The burden of financial responsibility forces many people to abandon their education and focus on working full time. Some decide to return to school and receive an education to further their career and ultimately increase their salary. Working while attending school is possible, but often results in a lackluster performance at one or the other. You can quit your job and go to school full time, but it requires a sound support system with a focus on the big picture.
Examine your resources. Even though you won't have a steady source of income, you will need money. If you're married, discuss with your spouse whether or not they're OK with shouldering the financial burden while you're in school. If you live with your parents, explain to them you'll need additional assistance. Access your savings account to determine if you have enough to keep afloat. If you don't, consider keeping your job long enough to put some money away.
Tell your boss the truth. Explain that you're going to school and the you'll need to make your education your main focus. Be upfront, as to remain on good terms for when you return to the workforce. Whether you'll want your old job back, or a reference to help you move forward in your career, you'll be glad you didn't burn your bridges.
Make yourself a schedule. Going to school full time requires as much time management as working full time. Calculate the hours you'll spend in class, as well as the hours you'll spend with your spouse and children, family and friends, and engaging in other activities and commitments. Schedule the remaining time for study. According to Financial-Aid-Finder.com, college students are expected to spend between one and three hours studying for every credit hour they are in class.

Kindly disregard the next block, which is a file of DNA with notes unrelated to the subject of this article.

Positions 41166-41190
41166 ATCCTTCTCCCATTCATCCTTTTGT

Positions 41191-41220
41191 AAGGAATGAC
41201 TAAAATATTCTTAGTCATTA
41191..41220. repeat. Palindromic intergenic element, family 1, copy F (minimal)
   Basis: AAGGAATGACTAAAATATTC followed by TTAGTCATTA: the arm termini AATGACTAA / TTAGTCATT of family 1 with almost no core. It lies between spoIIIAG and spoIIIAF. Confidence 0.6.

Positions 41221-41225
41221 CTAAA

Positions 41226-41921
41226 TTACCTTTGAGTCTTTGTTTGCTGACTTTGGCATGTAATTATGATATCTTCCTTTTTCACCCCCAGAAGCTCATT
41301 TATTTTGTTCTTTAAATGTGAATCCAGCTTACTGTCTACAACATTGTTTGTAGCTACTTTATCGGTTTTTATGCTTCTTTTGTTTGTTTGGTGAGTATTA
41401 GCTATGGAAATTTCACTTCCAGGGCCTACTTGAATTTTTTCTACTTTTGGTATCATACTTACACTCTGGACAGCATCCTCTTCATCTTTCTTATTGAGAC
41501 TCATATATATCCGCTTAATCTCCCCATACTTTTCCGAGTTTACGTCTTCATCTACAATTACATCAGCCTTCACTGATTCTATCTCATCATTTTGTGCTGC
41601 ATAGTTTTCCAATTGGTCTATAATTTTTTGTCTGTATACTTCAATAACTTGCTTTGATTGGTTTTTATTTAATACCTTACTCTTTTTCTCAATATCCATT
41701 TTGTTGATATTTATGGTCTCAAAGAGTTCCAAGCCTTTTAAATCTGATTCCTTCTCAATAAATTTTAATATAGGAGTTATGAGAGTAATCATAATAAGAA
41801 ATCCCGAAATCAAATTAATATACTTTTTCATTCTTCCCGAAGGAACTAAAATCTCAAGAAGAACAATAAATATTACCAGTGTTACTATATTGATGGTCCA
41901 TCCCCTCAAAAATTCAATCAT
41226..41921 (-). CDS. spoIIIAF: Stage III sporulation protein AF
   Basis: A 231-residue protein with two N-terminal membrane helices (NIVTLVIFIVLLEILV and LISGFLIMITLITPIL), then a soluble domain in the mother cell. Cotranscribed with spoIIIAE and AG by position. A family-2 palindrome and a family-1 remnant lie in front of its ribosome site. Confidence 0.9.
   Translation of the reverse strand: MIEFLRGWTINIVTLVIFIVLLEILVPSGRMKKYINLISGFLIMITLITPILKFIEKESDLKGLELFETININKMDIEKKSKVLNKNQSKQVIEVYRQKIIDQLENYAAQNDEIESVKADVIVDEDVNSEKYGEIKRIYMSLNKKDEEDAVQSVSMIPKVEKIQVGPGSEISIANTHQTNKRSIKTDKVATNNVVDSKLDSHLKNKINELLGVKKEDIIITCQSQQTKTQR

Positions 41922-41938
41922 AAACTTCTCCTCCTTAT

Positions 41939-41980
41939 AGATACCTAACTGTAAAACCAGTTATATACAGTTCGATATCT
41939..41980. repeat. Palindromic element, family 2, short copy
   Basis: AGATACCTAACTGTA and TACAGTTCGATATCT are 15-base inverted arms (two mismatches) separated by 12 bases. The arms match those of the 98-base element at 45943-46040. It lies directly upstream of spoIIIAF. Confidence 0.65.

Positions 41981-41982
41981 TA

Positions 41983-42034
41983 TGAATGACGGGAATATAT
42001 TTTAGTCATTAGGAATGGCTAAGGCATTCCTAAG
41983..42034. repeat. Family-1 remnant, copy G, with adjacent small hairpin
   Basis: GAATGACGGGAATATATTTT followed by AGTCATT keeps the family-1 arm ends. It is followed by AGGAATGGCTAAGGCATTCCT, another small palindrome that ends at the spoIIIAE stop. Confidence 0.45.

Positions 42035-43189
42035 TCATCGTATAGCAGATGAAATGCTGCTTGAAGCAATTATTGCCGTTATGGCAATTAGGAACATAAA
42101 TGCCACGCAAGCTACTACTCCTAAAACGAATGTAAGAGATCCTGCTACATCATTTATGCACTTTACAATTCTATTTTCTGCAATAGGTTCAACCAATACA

Act with self-discipline. The fact that you're no longer being paid for your time should not change your level of focus and dedication. Stick to your schedule, attend class and get your assignments in on time. College is a wise investment, but will only pay off if you treat it as such.
Inform your support system. Tell your family and friends you're going through a transition and will need their understanding and emotional support. Ask them to encourage you and cheer you on. If you have children, explain to your friends and family that you might need them to pitch in and babysit.
Remind yourself of the payoff. There might be moments when you miss your income and resent the commitment you've made to your education. Remember that by returning to school, you're increasing your earning power in the long run.
Oubria Tronshaw specializes in topics related to parenting and business. She received a Bachelor of Arts in creative writing from the Santa Fe University of Art and Design, and a Master of Fine Arts in creative writing from Chicago State University. She currently teaches English at Harper Community College in the Chicago area.